Sisi is the strongman America can't resist

Sisi is the strongman America can't resist
Comment: Trump and the American right have much sympathy for Sisi's authoritarian rhetoric, but Hillary too knows the importance of keeping Egypt on side, writes Usaid Saddiqui
6 min read
28 Sep, 2016
US right-wing politicians strike a similar tone to Sisi's rhetoric on terrorism [AFP]

"He is a fantastic guy" said Republican presidential nominee Donald Trump, after a short meeting with Egyptian President Abdel-Fattah al-Sisi during the United Nations General Assembly (UNGA) address last week. "He took control of Egypt. And he really took control of it," Trump said referring to Sisi's successful coup d'etat in July 2013, ousting a democratically elected government and leader.

It is hardly surprising that Trump, an arguably fascistic and Islamophobic personality would find "strong chemistry" with a leader like Sisi. The Egyptian leader - whose authoritarian ways some say have surpassed those of his former boss and Egyptian President Hosni Mubarak - is a classic example of a strongman that virulent Islam/Muslim bashers in the US tend to admire.

Sisi's insistence that radical Islam is a problem, a term and phenomenon he believes more and more Muslims should acknowledge, is music to the ears of the likes of Trump and Ted Cruz, who have relentlessly criticised the current Obama administration for refusing to use the word.

For those who are not as praiseworthy of the Egyptian leader, including democratic presidential nominee Hillary Clinton, they too realise the importance of keeping him in their good graces, with regards to American interests in the region.

Sisi and the American right wing

Right-wing elements in the US, politicians and the media alike, have been head over heels in their embrace of Egypt's military strongman. The likes of Trump and Texas Senator Ted Cruz, whose election campaigns made a point of demonizing Islam and Muslims at every turn, see a strong ideological partner in Sisi - who like them, stresses the threat of "radical Islam".

In an interview with CNN at the UNGA, Sisi said "it is really important that we state the truth so that we could correct it". The Egyptian leader added that "terrorism" is "truly extremism, Islamic extremism, which is something that we must confront and we must correct the Islamic rhetoric".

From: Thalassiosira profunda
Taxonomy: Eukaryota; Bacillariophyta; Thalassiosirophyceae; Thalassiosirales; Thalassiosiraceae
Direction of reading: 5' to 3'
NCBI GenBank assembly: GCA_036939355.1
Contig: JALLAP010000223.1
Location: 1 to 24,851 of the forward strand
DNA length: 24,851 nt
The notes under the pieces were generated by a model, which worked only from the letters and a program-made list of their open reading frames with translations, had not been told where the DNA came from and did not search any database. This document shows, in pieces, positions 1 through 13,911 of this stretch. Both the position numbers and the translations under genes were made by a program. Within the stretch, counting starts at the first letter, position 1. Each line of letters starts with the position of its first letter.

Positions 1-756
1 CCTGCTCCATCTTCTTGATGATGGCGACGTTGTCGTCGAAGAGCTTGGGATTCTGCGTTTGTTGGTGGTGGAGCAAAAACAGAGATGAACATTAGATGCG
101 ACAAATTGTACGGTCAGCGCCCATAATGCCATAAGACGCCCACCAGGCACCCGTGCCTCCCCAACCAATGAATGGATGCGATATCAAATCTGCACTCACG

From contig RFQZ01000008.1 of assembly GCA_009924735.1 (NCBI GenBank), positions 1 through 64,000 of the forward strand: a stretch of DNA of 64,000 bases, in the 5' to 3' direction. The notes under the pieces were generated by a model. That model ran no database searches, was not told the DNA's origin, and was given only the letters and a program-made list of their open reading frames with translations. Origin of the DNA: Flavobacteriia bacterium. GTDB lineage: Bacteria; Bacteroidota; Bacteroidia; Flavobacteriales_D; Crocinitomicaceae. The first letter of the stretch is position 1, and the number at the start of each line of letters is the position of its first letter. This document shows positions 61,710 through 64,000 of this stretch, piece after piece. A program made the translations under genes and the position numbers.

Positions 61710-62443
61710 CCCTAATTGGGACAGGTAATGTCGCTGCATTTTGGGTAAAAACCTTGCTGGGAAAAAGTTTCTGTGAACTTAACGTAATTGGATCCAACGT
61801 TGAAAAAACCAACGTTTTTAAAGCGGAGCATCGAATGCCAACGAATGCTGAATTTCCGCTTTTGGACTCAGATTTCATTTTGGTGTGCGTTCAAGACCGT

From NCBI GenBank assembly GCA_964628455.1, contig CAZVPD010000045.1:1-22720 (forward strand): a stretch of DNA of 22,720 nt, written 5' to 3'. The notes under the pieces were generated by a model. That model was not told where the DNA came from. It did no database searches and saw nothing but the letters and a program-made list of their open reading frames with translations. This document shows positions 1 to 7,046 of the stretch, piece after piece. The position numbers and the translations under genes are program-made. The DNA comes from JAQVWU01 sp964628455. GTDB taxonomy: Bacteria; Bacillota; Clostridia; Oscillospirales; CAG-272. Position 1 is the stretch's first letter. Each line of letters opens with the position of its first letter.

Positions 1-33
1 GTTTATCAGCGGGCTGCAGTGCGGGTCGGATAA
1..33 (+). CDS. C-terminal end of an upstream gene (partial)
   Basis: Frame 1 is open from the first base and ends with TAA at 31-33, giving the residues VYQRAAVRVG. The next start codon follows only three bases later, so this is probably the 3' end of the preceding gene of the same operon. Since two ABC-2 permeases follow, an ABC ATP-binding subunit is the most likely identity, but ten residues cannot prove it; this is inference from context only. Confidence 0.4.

Sisi's insistence that radical Islam is a problem is music to the ears of the likes of Trump

Sisi's own domestic crackdown on dissenters necessitates branding much of his opposition as terrorists, as he so proficiently demonstrated with the previous ruling party, the Muslim Brotherhood.

Sisi's takeover laid the ground for a period of mass incarceration and arrest of all those who sought to criticise his coup for doing away with Egypt's first democratically elected government. Weeks later, an estimated 800 people were killed at Rabaa Square on 14th August in a single day, as the military rampaged through a peaceful sit-in against the overthrow of a democratically elected government - a feat even the murderous Assad regime is apparently yet to achieve.

The Egyptian state and its media arm (as well as private channels) were quick to defend Sisi's actions, erroneously identifying the protestors as extremists.  

When it comes to discussion surrounding radicalism and Islam, far right politicians in the US strike a similar tone to the Egyptian's president's rhetoric. Trump has previously suggested a moratorium on Muslim immigration while endorsing policies such as Stop and Frisk which overwhelmingly targeted people of colour and Muslims.

Cruz, an arch-rival of Trump, proposed that Muslim neighborhoods be patrolled by police forces, a plan condemned even by the former New York police chief commissioner Bill Bratton, who is considered to be the architect of the Stop and Frisk program in New York City.